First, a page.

The Gaze of Orpheus
When Orpheus descends to Eurydice, art is the power that causes the night to open. Because of the power of art, the night welcomes him; it becomes the welcoming intimacy, the understanding and the harmony of the first night. But Orpheus has gone down to Eurydice: for him, Eurydice is the limit of what art can obtain; concealed behind a name and covered by a veil, she is the profound dark point towards which art, desire, death, and the night all seem to lead. She is the instant in which the essence of the night approaches as the other night.
Yet Orpheus' work does not consist of securing the approach of this point by descending into the depths. His work is to bring it back into the daylight and in the daylight give it form, figure and reality. Orpheus can do anything except look this "point" in the face, look at the center of the night in the night. He can descend to it, he can draw it to him--an even stronger power--and he can draw it upwards, but only by keeping his back turned to it. This turning away is the only way he can approach it; this is the meaning of the concealment revealed in the night. But in the impulse of his migration Orpheus forgets the work he has to accomplish, and he has to forget it, because the ultimate requirement of his impulse is not that there should be a work, but that someone should stand and face this "point" and grasp its essence where this essence appears, where it is essential and essentially appearance: in the heart of the night.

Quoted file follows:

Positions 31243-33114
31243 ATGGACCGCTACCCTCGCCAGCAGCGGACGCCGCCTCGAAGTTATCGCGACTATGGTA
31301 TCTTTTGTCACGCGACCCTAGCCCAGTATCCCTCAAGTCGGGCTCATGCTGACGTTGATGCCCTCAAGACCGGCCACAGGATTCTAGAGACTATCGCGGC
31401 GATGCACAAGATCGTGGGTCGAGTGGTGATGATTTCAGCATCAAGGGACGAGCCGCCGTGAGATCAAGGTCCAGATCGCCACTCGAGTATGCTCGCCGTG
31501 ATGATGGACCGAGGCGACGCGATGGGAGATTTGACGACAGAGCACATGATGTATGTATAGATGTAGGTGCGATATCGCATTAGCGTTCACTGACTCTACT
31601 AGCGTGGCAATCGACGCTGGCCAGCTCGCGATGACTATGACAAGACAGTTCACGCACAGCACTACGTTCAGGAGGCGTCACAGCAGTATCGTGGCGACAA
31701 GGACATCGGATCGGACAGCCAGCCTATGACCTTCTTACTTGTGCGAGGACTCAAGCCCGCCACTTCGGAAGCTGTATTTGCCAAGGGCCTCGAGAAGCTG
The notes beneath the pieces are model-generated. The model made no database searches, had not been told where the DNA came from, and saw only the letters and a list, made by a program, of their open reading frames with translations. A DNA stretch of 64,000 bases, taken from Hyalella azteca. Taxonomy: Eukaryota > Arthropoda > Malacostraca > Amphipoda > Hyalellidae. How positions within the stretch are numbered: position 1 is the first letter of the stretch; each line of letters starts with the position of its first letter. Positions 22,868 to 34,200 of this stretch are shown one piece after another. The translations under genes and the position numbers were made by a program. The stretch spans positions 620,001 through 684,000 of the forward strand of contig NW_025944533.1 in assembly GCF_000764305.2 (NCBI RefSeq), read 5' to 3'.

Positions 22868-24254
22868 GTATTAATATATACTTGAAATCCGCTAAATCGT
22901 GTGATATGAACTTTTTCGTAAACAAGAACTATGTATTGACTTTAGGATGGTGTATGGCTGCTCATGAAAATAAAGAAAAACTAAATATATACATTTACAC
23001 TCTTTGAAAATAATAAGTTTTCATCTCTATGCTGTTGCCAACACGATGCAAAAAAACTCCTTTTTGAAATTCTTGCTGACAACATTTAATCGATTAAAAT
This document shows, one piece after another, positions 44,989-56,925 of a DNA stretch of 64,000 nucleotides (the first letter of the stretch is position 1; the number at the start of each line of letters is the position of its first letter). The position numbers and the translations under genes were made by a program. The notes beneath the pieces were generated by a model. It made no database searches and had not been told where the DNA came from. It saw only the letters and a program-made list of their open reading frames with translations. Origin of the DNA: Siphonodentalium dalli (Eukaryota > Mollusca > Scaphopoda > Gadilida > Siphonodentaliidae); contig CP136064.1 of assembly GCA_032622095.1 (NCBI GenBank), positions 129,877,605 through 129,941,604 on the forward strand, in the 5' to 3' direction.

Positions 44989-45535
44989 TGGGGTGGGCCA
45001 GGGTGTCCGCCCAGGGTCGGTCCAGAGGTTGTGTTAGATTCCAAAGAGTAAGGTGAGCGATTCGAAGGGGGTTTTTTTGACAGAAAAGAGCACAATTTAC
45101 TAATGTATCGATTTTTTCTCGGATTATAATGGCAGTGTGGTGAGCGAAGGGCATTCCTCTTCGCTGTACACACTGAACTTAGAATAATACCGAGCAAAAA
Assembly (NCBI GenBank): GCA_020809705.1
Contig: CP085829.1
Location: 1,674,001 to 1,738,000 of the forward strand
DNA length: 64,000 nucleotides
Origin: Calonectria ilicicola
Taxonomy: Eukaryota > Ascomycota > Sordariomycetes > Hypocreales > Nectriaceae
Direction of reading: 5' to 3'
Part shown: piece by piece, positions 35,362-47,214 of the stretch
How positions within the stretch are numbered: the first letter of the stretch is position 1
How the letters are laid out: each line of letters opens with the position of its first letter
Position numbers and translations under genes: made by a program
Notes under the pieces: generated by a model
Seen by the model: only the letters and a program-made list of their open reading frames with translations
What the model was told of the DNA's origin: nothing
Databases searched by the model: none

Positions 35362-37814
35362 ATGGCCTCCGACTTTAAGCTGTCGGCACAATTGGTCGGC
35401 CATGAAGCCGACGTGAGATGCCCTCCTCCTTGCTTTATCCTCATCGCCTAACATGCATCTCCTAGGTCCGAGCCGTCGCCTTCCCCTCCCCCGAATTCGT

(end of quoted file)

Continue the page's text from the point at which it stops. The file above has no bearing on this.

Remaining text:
-Maurice Blanchot, "The Gaze of Orpheus," in The Gaze of Orpheus and Other Literary Essays by Maurice Blanchot (Station Hill Press, 1981), translated by Lydia Davis, p.99.